The Farm Securities Administration (FSA) was created by President Roosevelt in 1935 as part of the New Deal in an effort to combat poverty during The Great Depression. As part of the program, the government hired a group of photographers to go out and document what was happening across America. Not only was this an unprecedented undertaking by the American government, but it resulted in some of the most influential and compelling photographs, ultimately propelling the art of “street photography” into the limelight and inspiring a new generation of art.
Among the most famous photographers to come out of the FSA are Walker Evans and Dorthea Lang whose photographs are shown here. The work they did was not only striking, but was instrumental in bringing about change in governmental policy during this difficult time in the US. Lang filled countless notebooks with her images, notes and quotes from the people she met and sent them back to Washington to serve as her “reports.”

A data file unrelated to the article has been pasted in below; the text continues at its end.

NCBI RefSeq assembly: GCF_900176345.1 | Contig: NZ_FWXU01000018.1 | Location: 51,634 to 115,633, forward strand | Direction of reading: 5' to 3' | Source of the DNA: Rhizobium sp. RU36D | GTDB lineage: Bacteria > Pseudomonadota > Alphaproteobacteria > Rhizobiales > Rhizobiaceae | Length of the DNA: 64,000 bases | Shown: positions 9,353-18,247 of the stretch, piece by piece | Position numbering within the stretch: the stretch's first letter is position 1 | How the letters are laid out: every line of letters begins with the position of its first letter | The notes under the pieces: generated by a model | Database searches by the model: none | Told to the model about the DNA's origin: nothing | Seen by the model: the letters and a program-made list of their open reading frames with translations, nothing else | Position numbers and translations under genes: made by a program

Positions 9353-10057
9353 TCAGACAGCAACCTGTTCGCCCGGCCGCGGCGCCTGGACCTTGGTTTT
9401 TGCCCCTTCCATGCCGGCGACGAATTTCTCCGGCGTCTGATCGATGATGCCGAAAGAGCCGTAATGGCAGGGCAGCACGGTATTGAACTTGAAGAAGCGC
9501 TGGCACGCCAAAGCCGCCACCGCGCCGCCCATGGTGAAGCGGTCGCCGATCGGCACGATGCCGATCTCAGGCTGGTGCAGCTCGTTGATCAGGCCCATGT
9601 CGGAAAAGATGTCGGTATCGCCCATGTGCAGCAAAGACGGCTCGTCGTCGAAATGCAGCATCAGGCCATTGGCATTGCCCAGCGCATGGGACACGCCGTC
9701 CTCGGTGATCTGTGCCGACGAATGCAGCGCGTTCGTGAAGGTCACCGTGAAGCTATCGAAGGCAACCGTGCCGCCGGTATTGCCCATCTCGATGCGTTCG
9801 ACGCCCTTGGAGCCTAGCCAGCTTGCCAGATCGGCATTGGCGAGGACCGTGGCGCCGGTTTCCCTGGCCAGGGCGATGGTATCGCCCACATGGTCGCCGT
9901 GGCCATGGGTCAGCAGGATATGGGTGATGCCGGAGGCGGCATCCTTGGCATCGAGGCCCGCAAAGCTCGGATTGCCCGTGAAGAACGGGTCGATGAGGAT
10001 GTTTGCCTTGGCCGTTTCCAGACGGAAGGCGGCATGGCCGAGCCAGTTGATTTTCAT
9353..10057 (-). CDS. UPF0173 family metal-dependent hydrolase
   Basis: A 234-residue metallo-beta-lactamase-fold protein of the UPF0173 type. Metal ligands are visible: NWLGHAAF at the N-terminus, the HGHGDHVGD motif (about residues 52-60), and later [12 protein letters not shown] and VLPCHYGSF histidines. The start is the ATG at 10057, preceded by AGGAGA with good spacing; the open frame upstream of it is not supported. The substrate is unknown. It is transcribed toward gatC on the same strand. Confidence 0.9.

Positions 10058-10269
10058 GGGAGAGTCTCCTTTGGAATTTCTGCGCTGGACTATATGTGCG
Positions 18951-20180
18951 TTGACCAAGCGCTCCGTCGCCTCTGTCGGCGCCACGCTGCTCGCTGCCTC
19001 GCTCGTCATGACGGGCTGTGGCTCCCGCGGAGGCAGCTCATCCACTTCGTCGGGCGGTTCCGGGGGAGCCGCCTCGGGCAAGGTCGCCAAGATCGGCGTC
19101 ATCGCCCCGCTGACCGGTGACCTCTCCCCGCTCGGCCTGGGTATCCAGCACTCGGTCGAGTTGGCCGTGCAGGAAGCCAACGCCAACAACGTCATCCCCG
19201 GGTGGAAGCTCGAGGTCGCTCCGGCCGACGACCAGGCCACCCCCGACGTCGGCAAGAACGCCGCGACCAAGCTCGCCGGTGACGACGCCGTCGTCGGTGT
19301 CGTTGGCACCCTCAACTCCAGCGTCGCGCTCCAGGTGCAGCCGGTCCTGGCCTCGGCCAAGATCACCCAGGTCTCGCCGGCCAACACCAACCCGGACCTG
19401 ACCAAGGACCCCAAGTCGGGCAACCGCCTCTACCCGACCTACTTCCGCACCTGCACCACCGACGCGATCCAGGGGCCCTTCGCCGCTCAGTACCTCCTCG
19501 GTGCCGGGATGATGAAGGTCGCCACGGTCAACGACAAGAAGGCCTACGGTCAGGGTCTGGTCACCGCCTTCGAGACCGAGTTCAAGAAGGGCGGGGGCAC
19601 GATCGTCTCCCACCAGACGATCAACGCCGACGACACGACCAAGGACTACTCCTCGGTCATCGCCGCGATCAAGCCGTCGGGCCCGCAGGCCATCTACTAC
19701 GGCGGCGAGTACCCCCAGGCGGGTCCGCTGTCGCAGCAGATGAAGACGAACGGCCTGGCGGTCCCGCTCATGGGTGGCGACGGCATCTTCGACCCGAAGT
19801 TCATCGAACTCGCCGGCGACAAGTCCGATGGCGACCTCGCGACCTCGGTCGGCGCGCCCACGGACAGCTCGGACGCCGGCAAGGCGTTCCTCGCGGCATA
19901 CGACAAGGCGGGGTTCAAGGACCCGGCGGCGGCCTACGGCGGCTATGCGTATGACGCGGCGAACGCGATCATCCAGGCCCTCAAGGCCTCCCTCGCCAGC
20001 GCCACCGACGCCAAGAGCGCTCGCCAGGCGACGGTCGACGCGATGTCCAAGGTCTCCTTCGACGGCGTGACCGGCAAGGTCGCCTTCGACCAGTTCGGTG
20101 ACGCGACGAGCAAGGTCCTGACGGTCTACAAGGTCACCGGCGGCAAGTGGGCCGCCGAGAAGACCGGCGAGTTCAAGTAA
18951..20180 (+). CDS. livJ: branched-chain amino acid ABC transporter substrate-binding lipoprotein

In fact, Lang went on to create a lifetime of compelling works, long past her time at the FSA. Her work, and the work of the other FSA photographers remains a source of inspiration to me and many others. There is also a great documentary out about the life of Dorthea Lang called Grab A Hunk Of Lightening, created by her niece as part of the PBS American Masters series. A coffee table book of the same name was published in 2013 by Chronicle Books.